[¶22]   As in Salas, the only expert evidence  in this case was Dr. Gardner's opinion that Mr. Slaymaker's pre-existing condition was materially aggravated by the work accident.  Dr. Gardner was well aware of Mr. Slaymaker's medical history, having treated him for low back pain prior to the accident.  He was, therefore, in a good position to assess whether the work-related accident materially aggravated Mr. Slaymaker's pre-existing condition.  Compare Brees, 6 P.3d at 130 (holding physician's testimony was not sufficient to meet the claimant's burden of proving a material aggravation of a pre-existing condition because the physician was never directly asked whether the claimant's surgery resulted from the pre-existing condition or the work activities) with State ex rel. Wyo. Worker's Comp. Div. v. Roggenbuck, 938 P.2d  851 (Wyo. 1997) (upholding award of benefits for aggravation of a pre-existing condition because evidence squarely addressed the issue of whether the work-related injury materially aggravated the claimant's pre-existing condition).  



[¶23]   Moreover, other evidence presented at the hearing established, without contradiction, that Mr. Slaymaker's physical condition deteriorated significantly following the accident.  Prior to May 29, 2003, Mr. Slaymaker was suffering from lower back pain and had sought medical treatment for that condition.  However, he was able to manage his pain sufficiently to continue working fifty hours per week at his physically demanding job.  Following the ATV accident, he was in severe pain, could no longer work, and needed assistance getting out of his truck.   



[¶24]   Mr. Slaymaker and his wife were the only witnesses to testify at the hearing.  They both testified that his physical abilities and quality of life diminished significantly after the accident.  The hearing examiner did not make any findings indicating that Mr. Slaymaker and/or his wife were not credible.  See State ex rel. Wyo. Workers' Safety & Comp. Div. v. Armijo, 2004 WY 116, ¶ 22, 99 P.3d 445, 457 (Wyo. 2004) (indicating that claimant's and other witnesses' testimony about the effect of claimant's injury was persuasive).  Thus, their testimony was corroborative of Dr. Gardner's opinion that the May 2003 injury materially aggravated his pre-existing lower back condition.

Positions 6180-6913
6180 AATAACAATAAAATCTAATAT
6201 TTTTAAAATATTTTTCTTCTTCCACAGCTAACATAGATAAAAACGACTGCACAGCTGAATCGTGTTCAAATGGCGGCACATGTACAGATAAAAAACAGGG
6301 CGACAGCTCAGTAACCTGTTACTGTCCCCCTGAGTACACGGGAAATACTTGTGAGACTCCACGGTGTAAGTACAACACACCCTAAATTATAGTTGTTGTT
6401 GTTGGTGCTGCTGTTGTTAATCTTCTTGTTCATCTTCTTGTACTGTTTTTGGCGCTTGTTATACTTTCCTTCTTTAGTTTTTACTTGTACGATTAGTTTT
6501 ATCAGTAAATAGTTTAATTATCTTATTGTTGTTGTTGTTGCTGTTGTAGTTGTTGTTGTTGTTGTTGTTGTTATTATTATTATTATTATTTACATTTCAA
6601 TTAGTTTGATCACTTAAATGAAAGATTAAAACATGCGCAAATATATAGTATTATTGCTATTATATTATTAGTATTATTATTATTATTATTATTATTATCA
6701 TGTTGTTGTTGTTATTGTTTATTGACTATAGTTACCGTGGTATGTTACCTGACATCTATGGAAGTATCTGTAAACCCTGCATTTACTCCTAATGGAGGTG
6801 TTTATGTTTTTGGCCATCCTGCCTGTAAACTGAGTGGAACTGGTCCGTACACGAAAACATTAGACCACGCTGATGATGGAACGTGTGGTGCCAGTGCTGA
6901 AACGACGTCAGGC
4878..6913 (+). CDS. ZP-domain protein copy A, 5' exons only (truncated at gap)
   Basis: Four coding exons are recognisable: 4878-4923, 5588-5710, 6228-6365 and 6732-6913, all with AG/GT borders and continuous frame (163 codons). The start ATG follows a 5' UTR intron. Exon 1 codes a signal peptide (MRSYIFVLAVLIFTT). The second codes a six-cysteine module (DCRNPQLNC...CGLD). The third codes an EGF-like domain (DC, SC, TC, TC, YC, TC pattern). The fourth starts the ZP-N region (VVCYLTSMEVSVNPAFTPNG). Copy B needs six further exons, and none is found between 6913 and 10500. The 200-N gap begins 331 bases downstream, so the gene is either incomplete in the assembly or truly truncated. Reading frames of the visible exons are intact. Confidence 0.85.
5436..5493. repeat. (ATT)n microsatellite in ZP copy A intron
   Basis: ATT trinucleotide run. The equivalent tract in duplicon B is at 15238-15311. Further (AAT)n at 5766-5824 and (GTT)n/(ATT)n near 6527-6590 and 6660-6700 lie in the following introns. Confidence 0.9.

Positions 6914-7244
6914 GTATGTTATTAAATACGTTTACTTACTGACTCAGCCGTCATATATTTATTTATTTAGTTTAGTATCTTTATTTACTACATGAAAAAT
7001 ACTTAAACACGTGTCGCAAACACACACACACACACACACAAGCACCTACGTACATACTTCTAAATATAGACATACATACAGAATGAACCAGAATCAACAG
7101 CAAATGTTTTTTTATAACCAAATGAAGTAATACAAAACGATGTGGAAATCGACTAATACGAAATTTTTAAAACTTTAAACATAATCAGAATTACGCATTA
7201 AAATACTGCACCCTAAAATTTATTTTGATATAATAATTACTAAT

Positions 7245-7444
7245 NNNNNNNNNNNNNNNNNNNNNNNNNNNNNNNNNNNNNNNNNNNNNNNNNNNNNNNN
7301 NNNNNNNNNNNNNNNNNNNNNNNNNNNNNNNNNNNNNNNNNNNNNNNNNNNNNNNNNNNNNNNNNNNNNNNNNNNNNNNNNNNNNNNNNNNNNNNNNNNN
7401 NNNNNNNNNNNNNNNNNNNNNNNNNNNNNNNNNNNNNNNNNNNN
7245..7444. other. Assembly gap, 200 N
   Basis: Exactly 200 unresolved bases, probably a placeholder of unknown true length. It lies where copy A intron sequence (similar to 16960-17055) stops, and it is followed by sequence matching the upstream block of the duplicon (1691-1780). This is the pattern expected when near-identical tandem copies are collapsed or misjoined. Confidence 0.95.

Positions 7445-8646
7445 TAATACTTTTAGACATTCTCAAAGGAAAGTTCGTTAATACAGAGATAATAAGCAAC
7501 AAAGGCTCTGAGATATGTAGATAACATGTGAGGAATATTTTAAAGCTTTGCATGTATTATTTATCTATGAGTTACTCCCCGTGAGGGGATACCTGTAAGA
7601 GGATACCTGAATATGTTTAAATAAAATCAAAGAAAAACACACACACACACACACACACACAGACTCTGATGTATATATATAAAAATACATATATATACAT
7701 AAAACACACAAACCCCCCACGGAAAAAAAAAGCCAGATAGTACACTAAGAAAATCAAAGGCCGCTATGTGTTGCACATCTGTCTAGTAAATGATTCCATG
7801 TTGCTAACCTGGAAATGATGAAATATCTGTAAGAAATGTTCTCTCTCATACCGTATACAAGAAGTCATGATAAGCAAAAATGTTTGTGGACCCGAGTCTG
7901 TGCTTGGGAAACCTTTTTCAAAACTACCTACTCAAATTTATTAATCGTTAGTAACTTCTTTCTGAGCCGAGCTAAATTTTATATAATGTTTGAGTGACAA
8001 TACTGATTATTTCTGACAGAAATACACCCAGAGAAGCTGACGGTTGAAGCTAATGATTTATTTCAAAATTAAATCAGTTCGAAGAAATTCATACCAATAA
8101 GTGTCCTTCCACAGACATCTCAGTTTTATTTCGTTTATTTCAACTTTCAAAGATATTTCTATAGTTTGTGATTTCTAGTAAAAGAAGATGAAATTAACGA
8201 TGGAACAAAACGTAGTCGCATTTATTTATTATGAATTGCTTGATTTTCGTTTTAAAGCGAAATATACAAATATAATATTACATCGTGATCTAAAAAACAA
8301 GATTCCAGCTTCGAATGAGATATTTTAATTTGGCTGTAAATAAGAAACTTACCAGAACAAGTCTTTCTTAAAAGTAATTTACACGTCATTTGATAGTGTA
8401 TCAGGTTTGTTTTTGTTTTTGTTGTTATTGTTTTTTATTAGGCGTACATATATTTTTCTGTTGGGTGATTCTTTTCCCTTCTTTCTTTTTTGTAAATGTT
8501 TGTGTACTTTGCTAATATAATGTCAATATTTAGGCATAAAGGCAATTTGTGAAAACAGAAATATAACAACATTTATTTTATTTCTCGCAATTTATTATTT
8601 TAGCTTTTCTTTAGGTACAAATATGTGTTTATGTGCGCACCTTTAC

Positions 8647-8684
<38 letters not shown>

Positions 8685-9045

[¶25]   The Division directs us to Romero v. Davy McKee Corp., 854 P.2d 59 (Wyo. 1993) and Lindbloom v. Teton Int'l, 684 P.2d 1388 (Wyo. 1984), claiming these cases justify a conclusion that Mr. Slaymaker's post-accident situation was simply a result of the natural progression of the degenerative condition in his lower back.  In Romero, where there were conflicts in the medical testimony, we found substantial evidence to support the hearing examiner's conclusion that the claimant's work activities did not materially aggravate his pre-existing wrist problems.  Romero, 854 P.2d at 63-64.  See also, Lindbloom, 684 P.2d at 1390 (recognizing worsening of a pre-existing condition is not a disease "attributable to industry").  The principle discussed in Romero and Lindbloom does not apply here.  Dr. Gardner's uncontested opinion as stated in his letter, rendered with full knowledge of Mr. Slaymaker's medical history, was that his pre-existing condition was materially aggravated by the accident. 



[¶26]   The record clearly establishes that Mr. Slaymaker suffered a material aggravation of his pre-existing lower back condition and the hearing examiner's conclusion to the contrary was not supported by substantial evidence.  In addition, we conclude, to the extent the hearing examiner ruled that Mr. Slaymaker failed to meet his burden of proving his pre-existing condition was materially aggravated by the May 2003 accident, that ruling was arbitrary and capricious.  The district court's decision reversing the hearing examiner's order denying Mr. Slaymaker benefits for aggravation of his pre-existing lower back condition is affirmed. 






1The hearing examiner did not make an express finding that Mr. Slaymaker failed to satisfy his burden of proof.  However, the district court fairly interpreted the OAH decision as having that effect.



2The record also contains information about other problems Mr. Slaymaker had with his back, including a prior cervical spine injury and surgeries.  The hearing examiner did not base his decision to deny benefits on Mr. Slaymaker's other back problems; consequently, we will not relate the details of his other problems here.

Some case metadata and case summaries were written with the help of AI, which can produce inaccuracies. You should read the full case before relying on it for legal research purposes.

This site is protected by reCAPTCHA and the Google Privacy Policy and Terms of Service apply.